Accelerating hard, the 2.0-litre TwinPower Turbo makes a familiar noise. “Sounds like a Honda, doesn’t it?” From the passenger seat, my co-driver voices his agreement. But we’re driving an X1 xDrive 28i, the first model from BMW to be equipped with its new-gen four-cylinder turbo engine. Despite the hard-edged and mechanically cultured soundtrack of a pedigree four, the engine otherwise drives mostly like a six…
Mostly, because the turbo four actually has more bottom-end lunge than the 3.0-litre atmo six it replaces. The TwinPower Turbo’s torque maximum, a six-like 350Nm, is developed at just 1250rpm. So even though the 2.0-litre turbo’s max power figure of 180kW is 10kW less than the 3.0-litre’s 190kW, it’s the four that accelerates harder. BMW’s 0-100km/h claim for the six-speed manual version of the new X1 xDrive 28i driven here is 6.1sec, more than 0.5sec quicker than the 3.0-litre six. A fairer comparison is auto to auto, as the six was only ever offered in the X1 in this form. With its eight-speed auto, the TwinPower Turbo is 0.3sec quicker to 100km/h than the old six-plus-six-speed combination.
It feels eager on the road, too. A manual transmission tends to amplify any sensation of turbo lag, but the six-speed manual X1 was ever willing to please. No delay could be felt, even at low speed and small throttle openings. Floor the accelerator on a section of unrestricted autobahn, and the turbo four will easily punch the aerodynamically unsubtle X1 to north of 200km/h.
But downsizing is always more about efficiency improvement than performance gain, even at BMW and it’s here the turbo four really shines. Both six-speed manual and eight-speed auto versions of the X1 xDrive 28i achieve the same (Euro) 7.9L/100km result. Even if the real-world improvement isn’t this great, it’s obvious the TwinPower Turbo is going to be measurably more economical than the (9.4l/100km) 28i.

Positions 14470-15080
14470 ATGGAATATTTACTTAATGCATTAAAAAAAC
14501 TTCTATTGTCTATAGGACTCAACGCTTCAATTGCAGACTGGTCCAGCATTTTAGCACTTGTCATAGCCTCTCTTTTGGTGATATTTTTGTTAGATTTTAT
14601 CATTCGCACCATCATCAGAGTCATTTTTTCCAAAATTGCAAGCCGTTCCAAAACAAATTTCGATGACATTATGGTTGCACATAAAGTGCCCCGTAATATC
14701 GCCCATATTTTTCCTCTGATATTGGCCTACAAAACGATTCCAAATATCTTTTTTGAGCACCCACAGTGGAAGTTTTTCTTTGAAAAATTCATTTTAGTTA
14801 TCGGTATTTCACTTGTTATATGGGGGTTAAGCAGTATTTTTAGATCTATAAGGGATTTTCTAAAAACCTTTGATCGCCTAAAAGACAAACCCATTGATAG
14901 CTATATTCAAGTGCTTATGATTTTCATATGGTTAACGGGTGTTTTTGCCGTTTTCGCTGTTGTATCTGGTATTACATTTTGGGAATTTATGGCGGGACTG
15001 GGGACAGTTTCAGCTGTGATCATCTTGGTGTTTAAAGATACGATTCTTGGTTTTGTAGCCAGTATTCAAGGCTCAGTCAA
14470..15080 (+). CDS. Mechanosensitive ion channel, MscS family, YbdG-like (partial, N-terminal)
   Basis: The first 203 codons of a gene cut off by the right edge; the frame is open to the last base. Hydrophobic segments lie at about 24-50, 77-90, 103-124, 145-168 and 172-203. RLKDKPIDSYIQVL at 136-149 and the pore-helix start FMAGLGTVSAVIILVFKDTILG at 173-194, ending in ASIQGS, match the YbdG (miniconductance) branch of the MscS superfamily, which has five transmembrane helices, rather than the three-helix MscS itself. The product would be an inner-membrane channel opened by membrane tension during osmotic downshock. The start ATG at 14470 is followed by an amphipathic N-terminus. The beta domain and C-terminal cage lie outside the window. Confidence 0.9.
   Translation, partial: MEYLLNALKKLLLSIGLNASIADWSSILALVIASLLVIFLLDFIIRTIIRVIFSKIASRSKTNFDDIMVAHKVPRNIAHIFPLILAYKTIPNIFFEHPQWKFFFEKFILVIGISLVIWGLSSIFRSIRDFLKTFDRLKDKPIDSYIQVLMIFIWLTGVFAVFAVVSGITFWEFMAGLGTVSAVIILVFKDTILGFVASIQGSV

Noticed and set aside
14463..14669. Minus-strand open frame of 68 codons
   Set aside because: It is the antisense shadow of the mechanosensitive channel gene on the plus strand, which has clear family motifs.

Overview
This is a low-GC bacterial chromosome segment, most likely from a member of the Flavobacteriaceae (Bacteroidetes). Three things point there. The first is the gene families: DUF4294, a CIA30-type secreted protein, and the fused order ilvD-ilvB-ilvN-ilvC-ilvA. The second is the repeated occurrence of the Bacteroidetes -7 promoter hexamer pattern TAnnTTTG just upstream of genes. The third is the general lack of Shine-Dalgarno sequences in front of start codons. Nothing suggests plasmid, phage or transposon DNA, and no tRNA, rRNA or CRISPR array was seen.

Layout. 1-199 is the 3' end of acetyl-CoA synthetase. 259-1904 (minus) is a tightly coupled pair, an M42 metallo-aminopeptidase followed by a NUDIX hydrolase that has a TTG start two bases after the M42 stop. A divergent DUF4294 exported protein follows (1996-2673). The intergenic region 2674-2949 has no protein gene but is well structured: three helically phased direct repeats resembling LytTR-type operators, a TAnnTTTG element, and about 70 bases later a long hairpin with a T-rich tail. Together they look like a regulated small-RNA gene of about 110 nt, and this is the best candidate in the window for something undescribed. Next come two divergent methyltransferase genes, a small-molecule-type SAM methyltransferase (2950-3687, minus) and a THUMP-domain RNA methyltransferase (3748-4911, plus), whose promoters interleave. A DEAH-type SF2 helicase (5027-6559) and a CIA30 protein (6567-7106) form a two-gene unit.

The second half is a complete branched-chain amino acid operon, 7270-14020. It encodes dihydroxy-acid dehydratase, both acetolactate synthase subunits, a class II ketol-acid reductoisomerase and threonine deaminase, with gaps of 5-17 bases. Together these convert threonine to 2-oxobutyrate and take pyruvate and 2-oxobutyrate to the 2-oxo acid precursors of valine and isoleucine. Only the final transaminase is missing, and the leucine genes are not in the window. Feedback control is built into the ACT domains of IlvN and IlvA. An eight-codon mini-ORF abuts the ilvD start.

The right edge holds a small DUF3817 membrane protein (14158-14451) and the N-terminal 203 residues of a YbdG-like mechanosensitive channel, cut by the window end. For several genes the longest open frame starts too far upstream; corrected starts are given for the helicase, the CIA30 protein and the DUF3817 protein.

That ‘Twin’ let’s be clear, doesn’t mean the engine has two turbos. No, what it has is a single twin-scroll turbo. Routing exhaust gases from each of the engine’s two pairs of cylinders to drive the turbine via separate scrolls delivers optimal responsiveness, says BMW.
While this is a new engine, it’s not the best BMW can do. It’s not a member of the new Efficient Dynamics modular engine family. The TwinPower Turbo has Valvetronic (variable valve lift), double Vanos (cam phasing), and precision direct injection, as well as its twin-scroll turbo. But it lacks trademark design features of the new Efficient Dynamics modular engine family, like cam drive being taken from the rear of the crank.
Still, it’s a fine engine, the 2.0-litre TwinPower Turbo, just so long as you don’t mind a BMW that sounds like a Honda…
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